Luxury home may have to be BULLDOZED after flouting planing laws

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AN EXPENSIVE new house may have to be razed to the ground as it is too big, too wide and boasts an unauthorised balcony!

East Dunbartonshire Council’s planning committee has refused a retrospective application for the five-bedroom property – located between Heatherbrae and Brackenbrae Avenue, in Bishopbriggs.

The property is larger than the original plans specified – more than two metres higher, nearly three metres longer and 1.2 metres wider.

The property also has unauthorised additional windows, as well as a 4.5-metre balcony.

Neighbouring residents raised concerns and lodged objections with the planning department.

They claim the house intrudes on their privacy, obstructs light and is out of keeping with the area. They also feared that giving retrospective permission would set a precedent for future decisions.

The council is now kicking off formal enforcement action, which is likely to involve the demolition of the house.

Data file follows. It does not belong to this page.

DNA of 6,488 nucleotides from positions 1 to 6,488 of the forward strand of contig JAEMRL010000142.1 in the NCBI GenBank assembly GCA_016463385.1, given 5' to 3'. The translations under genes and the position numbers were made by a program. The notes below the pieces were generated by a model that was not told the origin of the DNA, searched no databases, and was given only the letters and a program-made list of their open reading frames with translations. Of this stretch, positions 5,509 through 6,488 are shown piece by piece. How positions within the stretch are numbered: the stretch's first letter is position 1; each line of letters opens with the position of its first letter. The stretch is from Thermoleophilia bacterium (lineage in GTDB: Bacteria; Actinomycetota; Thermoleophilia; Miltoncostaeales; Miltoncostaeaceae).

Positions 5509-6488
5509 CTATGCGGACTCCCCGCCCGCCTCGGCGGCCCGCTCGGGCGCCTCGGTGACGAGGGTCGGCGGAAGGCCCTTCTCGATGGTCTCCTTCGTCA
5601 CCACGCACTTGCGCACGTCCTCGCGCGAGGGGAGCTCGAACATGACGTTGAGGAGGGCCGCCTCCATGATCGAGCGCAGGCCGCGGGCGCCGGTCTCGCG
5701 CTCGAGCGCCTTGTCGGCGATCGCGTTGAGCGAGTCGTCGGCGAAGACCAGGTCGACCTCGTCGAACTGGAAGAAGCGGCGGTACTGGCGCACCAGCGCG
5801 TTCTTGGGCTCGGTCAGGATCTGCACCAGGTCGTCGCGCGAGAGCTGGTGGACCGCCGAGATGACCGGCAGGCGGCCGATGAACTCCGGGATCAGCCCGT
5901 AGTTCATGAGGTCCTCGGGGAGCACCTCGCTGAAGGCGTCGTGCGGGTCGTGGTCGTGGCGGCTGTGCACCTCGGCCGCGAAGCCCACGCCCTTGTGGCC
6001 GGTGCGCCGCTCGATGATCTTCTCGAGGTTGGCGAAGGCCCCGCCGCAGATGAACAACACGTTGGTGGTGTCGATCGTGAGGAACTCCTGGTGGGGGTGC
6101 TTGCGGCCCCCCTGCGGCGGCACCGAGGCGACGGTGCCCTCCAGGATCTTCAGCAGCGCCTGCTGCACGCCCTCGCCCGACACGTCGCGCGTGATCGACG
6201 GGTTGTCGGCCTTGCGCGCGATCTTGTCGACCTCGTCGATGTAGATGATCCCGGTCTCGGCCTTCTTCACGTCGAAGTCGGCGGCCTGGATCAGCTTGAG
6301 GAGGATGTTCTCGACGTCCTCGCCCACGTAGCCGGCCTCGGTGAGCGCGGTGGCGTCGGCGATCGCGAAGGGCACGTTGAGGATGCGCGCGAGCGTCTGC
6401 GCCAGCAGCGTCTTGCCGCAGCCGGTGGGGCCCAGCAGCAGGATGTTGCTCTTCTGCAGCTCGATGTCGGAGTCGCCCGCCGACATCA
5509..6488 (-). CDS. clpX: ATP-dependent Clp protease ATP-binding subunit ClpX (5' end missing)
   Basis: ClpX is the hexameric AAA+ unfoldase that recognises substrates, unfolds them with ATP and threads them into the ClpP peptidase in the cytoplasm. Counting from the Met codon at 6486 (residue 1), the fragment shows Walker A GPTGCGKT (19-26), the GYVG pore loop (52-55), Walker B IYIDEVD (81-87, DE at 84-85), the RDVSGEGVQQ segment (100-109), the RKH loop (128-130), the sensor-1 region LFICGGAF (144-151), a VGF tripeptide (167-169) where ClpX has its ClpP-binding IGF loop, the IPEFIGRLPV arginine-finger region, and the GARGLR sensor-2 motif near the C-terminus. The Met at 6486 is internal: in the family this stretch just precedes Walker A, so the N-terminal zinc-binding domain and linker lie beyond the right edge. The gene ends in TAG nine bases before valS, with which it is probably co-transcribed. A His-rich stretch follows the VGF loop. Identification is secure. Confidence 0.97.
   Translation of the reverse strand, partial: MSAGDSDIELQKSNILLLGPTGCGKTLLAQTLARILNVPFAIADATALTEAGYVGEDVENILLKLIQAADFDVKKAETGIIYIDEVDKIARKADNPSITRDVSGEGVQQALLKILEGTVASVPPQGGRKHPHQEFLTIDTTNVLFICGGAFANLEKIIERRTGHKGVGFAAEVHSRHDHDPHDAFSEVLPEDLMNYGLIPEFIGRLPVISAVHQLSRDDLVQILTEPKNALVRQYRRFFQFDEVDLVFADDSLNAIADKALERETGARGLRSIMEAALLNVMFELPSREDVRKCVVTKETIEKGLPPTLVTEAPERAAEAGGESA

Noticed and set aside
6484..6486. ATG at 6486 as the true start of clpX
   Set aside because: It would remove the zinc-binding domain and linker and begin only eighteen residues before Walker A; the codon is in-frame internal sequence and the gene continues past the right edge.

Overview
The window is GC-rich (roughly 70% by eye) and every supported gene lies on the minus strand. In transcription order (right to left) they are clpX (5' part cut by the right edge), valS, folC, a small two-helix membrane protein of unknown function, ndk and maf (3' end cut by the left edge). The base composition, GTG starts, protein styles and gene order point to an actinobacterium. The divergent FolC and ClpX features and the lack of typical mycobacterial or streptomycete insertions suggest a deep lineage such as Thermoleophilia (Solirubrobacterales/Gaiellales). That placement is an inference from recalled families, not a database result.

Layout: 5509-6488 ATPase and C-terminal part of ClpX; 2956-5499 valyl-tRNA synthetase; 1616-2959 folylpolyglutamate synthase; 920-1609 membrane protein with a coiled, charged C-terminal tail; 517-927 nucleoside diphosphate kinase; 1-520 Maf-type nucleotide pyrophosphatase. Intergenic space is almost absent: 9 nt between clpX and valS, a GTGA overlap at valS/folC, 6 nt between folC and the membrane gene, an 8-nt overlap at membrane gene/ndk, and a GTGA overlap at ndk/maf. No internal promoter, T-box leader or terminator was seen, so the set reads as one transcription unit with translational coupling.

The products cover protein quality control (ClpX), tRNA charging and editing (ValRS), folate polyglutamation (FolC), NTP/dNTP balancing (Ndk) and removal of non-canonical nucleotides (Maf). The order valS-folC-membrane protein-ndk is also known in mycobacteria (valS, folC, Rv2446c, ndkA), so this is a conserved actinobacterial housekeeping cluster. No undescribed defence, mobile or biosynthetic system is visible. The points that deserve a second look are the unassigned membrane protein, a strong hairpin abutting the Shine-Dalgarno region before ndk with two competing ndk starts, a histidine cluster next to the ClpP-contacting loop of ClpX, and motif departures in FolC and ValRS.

The house owner, Andy Murray, claims that much of the work was carried out by the builder without his knowledge or authorisation.

In a letter to the council, Mr Murray said they had put: “Trust and faith in the professionalism of our friend who we understood to be a reputable builder who would oversee the project on our behalf.

“However, it is now evident that we were too trustworthy and that we did not give the project the attention that we should have.”

Thomas Glen, head of development and enterprise, told the Herald: “Following a site visit and consideration, the planning board refused planning permission for a house built at the site between 1 Heatherbrae and 20 Brackenbrae Avenue, Bishopbriggs.

“The house as constructed differs considerably from a previously-approved scheme, is not in line with Local Plan policy and guidance, and raises considerable amenity and potential precedent issues.”

He added: “Following the decision the council’s planning service will initiate formal enforcement action. The applicants will have a right to appeal to the Directorate for Planning and Environmental Appeals the decision of the planning authority and any subsequent enforcement action.”

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